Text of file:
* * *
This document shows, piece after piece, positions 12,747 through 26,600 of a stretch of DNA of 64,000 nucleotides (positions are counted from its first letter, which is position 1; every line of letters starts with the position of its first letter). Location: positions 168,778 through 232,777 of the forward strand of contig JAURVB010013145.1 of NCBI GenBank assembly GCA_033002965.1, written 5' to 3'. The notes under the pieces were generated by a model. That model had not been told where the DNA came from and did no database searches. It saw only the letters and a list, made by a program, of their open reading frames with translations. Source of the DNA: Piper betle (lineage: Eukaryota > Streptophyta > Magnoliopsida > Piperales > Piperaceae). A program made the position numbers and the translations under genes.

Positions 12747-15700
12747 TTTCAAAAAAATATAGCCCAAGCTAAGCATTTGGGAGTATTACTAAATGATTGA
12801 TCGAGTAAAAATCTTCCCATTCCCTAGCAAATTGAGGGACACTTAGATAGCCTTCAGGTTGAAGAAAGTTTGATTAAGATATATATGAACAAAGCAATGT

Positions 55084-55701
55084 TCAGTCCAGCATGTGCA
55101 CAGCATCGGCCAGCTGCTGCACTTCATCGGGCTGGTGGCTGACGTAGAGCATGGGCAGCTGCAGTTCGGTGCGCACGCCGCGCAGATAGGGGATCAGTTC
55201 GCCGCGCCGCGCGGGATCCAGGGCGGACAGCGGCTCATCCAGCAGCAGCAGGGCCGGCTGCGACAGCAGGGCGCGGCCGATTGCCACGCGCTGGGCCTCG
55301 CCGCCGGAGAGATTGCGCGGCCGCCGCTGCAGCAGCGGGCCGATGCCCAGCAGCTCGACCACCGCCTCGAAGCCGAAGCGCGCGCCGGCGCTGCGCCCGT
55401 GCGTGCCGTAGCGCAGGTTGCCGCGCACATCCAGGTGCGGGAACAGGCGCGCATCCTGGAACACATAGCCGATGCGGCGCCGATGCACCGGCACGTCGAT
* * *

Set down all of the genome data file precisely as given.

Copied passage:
This document shows, piece after piece, positions 12,747 through 26,600 of a stretch of DNA of 64,000 nucleotides (positions are counted from its first letter, which is position 1; every line of letters starts with the position of its first letter). Location: positions 168,778 through 232,777 of the forward strand of contig JAURVB010013145.1 of NCBI GenBank assembly GCA_033002965.1, written 5' to 3'. The notes under the pieces were generated by a model. That model had not been told where the DNA came from and did no database searches. It saw only the letters and a list, made by a program, of their open reading frames with translations. Source of the DNA: Piper betle (lineage: Eukaryota > Streptophyta > Magnoliopsida > Piperales > Piperaceae). A program made the position numbers and the translations under genes.

Positions 12747-15700
12747 TTTCAAAAAAATATAGCCCAAGCTAAGCATTTGGGAGTATTACTAAATGATTGA
12801 TCGAGTAAAAATCTTCCCATTCCCTAGCAAATTGAGGGACACTTAGATAGCCTTCAGGTTGAAGAAAGTTTGATTAAGATATATATGAACAAAGCAATGT

Positions 55084-55701
55084 TCAGTCCAGCATGTGCA
55101 CAGCATCGGCCAGCTGCTGCACTTCATCGGGCTGGTGGCTGACGTAGAGCATGGGCAGCTGCAGTTCGGTGCGCACGCCGCGCAGATAGGGGATCAGTTC
55201 GCCGCGCCGCGCGGGATCCAGGGCGGACAGCGGCTCATCCAGCAGCAGCAGGGCCGGCTGCGACAGCAGGGCGCGGCCGATTGCCACGCGCTGGGCCTCG
55301 CCGCCGGAGAGATTGCGCGGCCGCCGCTGCAGCAGCGGGCCGATGCCCAGCAGCTCGACCACCGCCTCGAAGCCGAAGCGCGCGCCGGCGCTGCGCCCGT
55401 GCGTGCCGTAGCGCAGGTTGCCGCGCACATCCAGGTGCGGGAACAGGCGCGCATCCTGGAACACATAGCCGATGCGGCGCCGATGCACCGGCACGTCGAT